Nineteen months ago, I took a huge risk. I resigned from my job in an organisation that I'd had my sights on for more than ten years, and was very much a dream employer in my eyes.
January 2020 was a complicated time. I'd returned to Canberra, two weeks after my father's funeral, to a smoky hellscape of a city, due to the ongoing devastation of bushfires across New South Wales. I saw a newjob opportunity that I thought I would be well-suited for, which was a sideways shift in my career, focused on publishing and communications. I put in an application, and was offered the job. In hindsight, it was a hasty decision - possibly a rash one - but it was the right one for me at the time. I needed a change, and this was a chance to focus on something adjacent to my previous career, but quite different.
I started in mid-February, and by mid-March... well, you know how the past 18 months have been. I produced a lot of work that I'm incredibly proud of, and in doing so, I built my skills as a writer, editor and creative producer. I also learnt a lot - about what it meant to be a communications and campaign manager. How strategic communications are meant to operate, and the importance of being proactive and responsive during times of crisis. I worked hard on this, and whilst with the right guidance, I was able to get a lot of this done, I continuously found myself second-guessing my skills, and my ability to get a satisfactory outcome from an advocacy campaign.
There were the most painstaking moments where I would lose sleep over whether we were getting the messaging right - or horribly wrong - and whether the right approach would make the difference between enthusiastic take-up from our stakeholders and quiet non-participation - or worse, downright hostility. This is the continuous brain space of being a communications manager, and after eighteen months, I was exhausted, mentally and physically.
In this role, I was not always the best person that I could be.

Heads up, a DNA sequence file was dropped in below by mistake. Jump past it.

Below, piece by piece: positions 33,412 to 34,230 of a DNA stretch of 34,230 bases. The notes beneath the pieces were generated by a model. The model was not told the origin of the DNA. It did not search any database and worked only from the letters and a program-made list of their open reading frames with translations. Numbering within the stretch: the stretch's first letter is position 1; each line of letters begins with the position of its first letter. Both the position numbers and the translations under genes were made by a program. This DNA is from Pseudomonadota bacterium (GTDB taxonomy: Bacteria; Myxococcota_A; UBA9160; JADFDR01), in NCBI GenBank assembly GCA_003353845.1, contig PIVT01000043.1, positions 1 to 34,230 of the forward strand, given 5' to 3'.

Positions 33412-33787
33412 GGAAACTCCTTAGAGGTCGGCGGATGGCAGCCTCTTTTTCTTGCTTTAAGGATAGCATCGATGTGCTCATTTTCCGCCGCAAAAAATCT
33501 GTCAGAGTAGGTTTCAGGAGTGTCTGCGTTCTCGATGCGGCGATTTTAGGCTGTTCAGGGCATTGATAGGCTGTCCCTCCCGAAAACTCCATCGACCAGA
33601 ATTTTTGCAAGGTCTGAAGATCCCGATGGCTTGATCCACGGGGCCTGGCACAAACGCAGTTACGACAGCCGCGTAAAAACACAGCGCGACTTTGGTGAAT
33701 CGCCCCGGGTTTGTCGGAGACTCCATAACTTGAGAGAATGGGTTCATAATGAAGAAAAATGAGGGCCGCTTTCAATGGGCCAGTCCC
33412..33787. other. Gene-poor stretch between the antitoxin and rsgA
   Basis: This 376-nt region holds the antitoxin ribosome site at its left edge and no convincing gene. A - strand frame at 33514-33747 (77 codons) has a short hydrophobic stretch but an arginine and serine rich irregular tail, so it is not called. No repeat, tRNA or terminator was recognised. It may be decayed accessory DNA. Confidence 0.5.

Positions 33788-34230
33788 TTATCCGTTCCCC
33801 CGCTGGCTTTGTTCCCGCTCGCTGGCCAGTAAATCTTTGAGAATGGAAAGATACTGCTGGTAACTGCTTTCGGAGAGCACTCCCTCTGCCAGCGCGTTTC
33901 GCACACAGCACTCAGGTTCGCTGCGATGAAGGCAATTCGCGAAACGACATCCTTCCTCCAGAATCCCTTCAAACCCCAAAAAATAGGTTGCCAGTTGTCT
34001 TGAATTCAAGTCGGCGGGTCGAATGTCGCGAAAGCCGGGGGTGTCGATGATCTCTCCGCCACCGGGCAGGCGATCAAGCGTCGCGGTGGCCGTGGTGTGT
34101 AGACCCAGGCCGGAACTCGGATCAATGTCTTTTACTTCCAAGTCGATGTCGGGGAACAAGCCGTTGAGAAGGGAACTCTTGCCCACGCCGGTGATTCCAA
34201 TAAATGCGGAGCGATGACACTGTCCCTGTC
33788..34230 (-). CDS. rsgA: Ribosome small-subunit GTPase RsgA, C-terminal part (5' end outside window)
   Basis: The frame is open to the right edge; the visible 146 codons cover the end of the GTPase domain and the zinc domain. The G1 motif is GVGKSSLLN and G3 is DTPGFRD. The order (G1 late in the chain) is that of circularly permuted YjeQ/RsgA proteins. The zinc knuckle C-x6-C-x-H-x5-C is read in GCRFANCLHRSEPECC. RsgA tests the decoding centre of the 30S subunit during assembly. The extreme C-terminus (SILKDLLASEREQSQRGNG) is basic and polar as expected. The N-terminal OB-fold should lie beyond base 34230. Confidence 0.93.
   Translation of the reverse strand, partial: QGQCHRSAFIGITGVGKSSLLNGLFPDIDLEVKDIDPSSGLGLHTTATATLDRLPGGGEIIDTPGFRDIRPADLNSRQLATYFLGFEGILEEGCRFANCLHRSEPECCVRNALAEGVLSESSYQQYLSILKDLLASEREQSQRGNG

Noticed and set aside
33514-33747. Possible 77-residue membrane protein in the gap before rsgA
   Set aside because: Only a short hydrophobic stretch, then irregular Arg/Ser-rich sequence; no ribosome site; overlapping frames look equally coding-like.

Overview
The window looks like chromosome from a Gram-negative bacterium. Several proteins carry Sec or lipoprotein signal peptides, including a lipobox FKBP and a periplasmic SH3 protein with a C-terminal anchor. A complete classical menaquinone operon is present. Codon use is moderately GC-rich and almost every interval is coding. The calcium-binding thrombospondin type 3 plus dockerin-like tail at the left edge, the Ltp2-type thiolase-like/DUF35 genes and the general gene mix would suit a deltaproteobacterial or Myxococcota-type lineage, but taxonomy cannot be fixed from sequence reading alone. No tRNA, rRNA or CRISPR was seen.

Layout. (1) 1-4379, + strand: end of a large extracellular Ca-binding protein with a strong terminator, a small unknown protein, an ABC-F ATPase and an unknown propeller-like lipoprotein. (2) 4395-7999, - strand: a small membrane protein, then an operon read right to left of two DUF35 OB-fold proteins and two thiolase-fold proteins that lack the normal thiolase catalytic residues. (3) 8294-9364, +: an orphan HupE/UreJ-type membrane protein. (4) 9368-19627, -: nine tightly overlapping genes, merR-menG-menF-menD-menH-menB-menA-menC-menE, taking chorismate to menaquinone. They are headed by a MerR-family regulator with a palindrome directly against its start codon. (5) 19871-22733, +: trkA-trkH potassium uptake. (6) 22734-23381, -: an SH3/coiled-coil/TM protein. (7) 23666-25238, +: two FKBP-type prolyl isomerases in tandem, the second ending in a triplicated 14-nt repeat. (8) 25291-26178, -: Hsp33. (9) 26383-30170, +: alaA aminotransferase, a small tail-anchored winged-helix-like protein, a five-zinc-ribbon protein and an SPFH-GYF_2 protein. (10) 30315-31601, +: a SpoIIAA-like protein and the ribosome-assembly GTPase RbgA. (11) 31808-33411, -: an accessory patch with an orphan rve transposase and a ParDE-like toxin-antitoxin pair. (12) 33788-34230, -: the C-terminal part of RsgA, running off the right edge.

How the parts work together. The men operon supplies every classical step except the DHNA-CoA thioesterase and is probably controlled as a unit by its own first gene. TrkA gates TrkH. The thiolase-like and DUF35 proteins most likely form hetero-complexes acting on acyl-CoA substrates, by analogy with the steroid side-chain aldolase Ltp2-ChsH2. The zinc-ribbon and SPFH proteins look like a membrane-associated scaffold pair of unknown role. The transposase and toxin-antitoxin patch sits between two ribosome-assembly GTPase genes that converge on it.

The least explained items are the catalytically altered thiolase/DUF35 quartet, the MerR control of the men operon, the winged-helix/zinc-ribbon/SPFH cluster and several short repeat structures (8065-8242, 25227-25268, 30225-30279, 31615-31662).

So, last month, I took a huge risk. I put in my resignation, allowing for plenty of time to have a thorough handover of the role. I don't have a new job lined up at this stage, but to be perfectly honest, I'm not keen to rush straight immediately from one job to the next. It's been five years since I had a break between jobs, and the thought of taking a month or two to refresh, reflect, regenerate, and focus a bit on my mental and physical wellbeing, is something that I'm really looking forward to.
Of course, I have doubts about whether this has been the right decision. I've enjoyed my time with my current employer - they're good people and they're doing good things. I care about the work that they do, and if I'm entirely honest, I'd say that they deserve better than what I have to offer. I'm also grateful for the opportunities that they've provided, and through them, I've added an impressive suite of achievements to my career path.
I guess I always knew that it was never going to be a 'forever job', but now it's time to move on to something that focuses more on my strengths, where I can be the best me. Whether that's as a writer, editor, content producer, or moving back in line with my previous trajectory in the area of cultural institutions, I'm excited about moving forward to a possible future where I can excel at the things that I'm good at.